The future of rig123.com vehicle diagnostic equipment
Figures from the Department of Transport show that there were 2,946 people killed in road accidents in the UK in 2007, while 27,774 were seriously injured. In total there were 182,115 road accidents involving personal injury in 2007. While some of these accidents are caused by driver error and reckless driving, others are caused by vehicle faults.
With so many cars on the road, accidents are inevitable but it`s clear that the figures need to be reduced and that`s where vehicle diagnostic equipment can play a vital role.
What is vehicle diagnostic equipment?
Vehicle diagnostic equipment helps you to identify problems with your vehicle so you have a chance to correct them before an accident or breakdown occurs. You may see them in everyday use, for example by way of warning lights that appear on many vehicle dashboard displays.
In addition however, there are many advanced forms of vehicle diagnostic equipment that are generally only used by professionals for issues such as programming keys and basic fault finding on systems such as immobilisers.
There are many different types of vehicle diagnostic equipment, including:
. Air conditioning equipment
Around 85 per cent of new cars are sold with air conditioning equipment but they require regular servicing including refrigerant recovery, system leak check, recharge with fresh refrigerant and lubricating oil.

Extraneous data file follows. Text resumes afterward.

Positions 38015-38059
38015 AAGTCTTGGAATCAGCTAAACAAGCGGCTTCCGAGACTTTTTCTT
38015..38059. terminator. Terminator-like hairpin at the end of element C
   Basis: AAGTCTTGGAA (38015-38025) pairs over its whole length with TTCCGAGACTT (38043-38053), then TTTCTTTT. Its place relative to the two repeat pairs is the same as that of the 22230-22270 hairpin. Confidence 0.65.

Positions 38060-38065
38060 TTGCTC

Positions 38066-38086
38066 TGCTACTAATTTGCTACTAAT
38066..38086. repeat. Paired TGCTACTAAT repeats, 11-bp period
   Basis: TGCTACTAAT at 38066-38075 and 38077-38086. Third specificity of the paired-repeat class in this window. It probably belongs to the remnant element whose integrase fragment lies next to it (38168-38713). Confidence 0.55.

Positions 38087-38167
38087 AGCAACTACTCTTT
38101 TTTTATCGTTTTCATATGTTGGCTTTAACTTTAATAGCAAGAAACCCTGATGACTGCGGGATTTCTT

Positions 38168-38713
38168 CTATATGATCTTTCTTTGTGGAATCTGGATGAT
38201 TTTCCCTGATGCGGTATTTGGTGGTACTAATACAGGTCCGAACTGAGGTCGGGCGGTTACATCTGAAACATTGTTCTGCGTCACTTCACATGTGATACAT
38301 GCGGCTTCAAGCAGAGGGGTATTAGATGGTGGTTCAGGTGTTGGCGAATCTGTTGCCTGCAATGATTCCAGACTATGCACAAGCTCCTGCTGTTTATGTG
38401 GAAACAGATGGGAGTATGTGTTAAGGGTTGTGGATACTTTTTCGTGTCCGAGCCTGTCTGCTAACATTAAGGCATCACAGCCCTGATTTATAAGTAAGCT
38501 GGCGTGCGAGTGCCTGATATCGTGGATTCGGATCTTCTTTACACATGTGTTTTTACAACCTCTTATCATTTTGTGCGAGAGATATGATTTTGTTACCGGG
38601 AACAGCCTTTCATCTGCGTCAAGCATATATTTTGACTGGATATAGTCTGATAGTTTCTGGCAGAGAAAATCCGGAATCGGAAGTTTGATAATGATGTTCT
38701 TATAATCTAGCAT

. Battery management
To test, charge and support vehicle batteries.
. Coil on plug testers
To quickly determine whether the coil on plug is producing a proper spark.
. Diagnostic testers
Designed for different vehicles they have the ability to diagnose a range of electronic systems for body, chassis, engine and transmission.
. Emission analysers
Tests emission levels from petrol or diesel vehicles.
. Event-data recorders
Used to monitor driving habits.
. Keys and key programming equipment
May read and clear fault codes on devices including immobilisers.
Vehicle diagnostics in crash recording
Many car manufacturers have been recording driving habits in recent years, primarily for optimising subsystem performance, but more recently for event-data recording. Devices can now store information on everything from engine speed and vehicle speed to brakes performance and seat-belt use.
In recent times many vehicle black boxes have been created that store vital information. Much like when a plane crashes, the black box holds vital clues to the cause of the accident, and may provide information that can prevent similar crashes in the future. A device may record the date, time, direction, impact severity, and may even offer a 3-D acceleration profile. They can be used to find the cause of an accident and may help settle insurance claims and avoid fraudulent activity in the future.
Many have criticised the use of black boxes in cars, likening them to a Big Brother scenario. However, those in support of the scheme argue that black boxes speak for the victims and tell the truth in a way nothing else can.
The importance of car insurance
Black box diagnostic equipment has already been used by some car insurers. In 2005, Norwich Union launched a scheme in which policyholders could agree to have a black box device installed in their car to log details of all journeys, meaning lower bills for those who drive less often or mainly during daylight hours. More Th>n runs a similar scheme with premium incentives to drivers who are more eco-friendly behind the wheel.
It is possible that vehicle diagnostic equipment may be used to determine car insurance claims in the future and solve issues such as who is it at fault. For now, its vital drivers shop around for car insurance and find a comprehensive policy that will protect them in the event of an accident occurring